Last year a new state law passed allowing Oklahoma optometrists to perform non-laser surgical procedures to be regulated by the Board of Examiners of Optometry.
Now that board's rules are coming into question.
And opponents, including the American Medical Association are asking the legislature to overrule them.
Dr Ray Balyeat: "I feel that this potentially opens the field of surgery to non-surgeons."
Ophthalmologist Dr. Ray Balyeat says the board's rules go far beyond what optometrists are safely trained to do.
So what is the difference? An ophthalmologist is a medical doctor specializing in eye care.
Training includes 4 years of undergraduate study four years of medical school, one year of internship, and three or more years of specialized training. An optometrist is also a doctor but not an MD. Training includes the same 4-year college degree, then four years at an accredited college of optometry.Optometrists may undergo additional specialized training but they do not go to medical school.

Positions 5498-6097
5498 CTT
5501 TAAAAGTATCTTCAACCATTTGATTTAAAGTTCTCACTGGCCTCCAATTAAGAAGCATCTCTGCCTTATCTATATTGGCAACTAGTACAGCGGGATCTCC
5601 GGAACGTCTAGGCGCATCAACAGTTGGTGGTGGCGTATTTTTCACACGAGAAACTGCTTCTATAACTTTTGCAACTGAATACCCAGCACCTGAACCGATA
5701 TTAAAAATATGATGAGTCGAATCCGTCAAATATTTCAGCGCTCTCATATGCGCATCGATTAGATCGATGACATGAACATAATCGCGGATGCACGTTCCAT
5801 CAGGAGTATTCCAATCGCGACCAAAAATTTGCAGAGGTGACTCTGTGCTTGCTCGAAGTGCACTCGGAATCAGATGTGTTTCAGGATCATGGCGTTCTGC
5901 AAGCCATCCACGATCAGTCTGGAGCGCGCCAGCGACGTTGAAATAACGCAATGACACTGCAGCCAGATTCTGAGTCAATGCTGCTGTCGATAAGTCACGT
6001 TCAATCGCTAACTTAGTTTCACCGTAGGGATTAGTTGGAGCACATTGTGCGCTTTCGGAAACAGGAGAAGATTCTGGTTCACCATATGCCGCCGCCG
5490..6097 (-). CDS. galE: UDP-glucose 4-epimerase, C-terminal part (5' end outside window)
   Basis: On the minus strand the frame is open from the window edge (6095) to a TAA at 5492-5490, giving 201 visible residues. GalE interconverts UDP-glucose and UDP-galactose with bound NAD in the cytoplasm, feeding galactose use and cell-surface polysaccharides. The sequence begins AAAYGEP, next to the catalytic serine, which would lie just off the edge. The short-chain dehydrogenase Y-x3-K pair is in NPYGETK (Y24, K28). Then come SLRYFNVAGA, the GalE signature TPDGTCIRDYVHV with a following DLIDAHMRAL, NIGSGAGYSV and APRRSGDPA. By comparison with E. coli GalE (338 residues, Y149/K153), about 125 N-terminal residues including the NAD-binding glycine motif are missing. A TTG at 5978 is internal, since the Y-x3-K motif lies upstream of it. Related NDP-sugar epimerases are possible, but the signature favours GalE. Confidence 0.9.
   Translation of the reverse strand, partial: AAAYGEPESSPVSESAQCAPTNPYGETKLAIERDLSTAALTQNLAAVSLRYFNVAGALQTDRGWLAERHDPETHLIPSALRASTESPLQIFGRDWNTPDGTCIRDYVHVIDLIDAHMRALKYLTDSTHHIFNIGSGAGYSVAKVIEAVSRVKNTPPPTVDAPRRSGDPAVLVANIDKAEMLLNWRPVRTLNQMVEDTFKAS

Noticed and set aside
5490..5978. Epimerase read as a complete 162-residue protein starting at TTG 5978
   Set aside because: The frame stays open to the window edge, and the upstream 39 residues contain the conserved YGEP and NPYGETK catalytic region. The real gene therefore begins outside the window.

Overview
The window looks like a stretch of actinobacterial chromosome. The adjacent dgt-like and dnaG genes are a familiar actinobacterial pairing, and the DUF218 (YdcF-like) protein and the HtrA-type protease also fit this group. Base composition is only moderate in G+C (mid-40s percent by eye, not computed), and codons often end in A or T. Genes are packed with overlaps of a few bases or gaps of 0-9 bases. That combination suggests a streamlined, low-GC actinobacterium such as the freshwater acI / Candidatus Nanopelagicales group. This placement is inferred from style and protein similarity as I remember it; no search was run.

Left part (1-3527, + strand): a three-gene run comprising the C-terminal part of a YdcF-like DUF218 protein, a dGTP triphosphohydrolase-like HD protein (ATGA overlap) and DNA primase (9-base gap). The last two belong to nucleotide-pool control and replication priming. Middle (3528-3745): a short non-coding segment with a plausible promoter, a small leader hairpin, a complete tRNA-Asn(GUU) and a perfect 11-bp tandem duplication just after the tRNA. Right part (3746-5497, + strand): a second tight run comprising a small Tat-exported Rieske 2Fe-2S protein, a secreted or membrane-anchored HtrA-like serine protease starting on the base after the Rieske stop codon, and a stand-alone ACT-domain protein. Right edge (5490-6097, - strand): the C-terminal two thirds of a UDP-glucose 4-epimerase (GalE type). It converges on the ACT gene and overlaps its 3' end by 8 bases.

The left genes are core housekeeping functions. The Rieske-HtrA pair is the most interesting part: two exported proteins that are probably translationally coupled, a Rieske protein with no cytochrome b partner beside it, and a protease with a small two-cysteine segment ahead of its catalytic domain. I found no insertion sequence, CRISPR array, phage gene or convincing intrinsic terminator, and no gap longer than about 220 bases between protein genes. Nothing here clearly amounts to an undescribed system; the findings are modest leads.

That's why for Optometrist Monte Harrel, the line is clearly drawn. He says optometrists even under the new rules are not allowed to perform invasive surgery that is actually cutting on the eyeball. Dr. Harrell says it's all about access to care, sometimes in rural areas Optometrists are the only option.
Dr Monte Harrel: "If you get a piece of metal in your eye it's nice for your family eye doctor to be able to do that rather than driving to a metro area to see an Ophthalmologist who does more major surgeries."
Dr Ray Balyeat: "There is no rural access problem in Oklahoma, this is a bogus issue."
Dr. Balyeat says Ophthamalogists have satellite offices around the state.
It all comes down to who has the power to wield this. And it's likely some on both sides will never see eye to eye. Now whether Optometrists can continue operating under the new rules is in the hands of the legislature.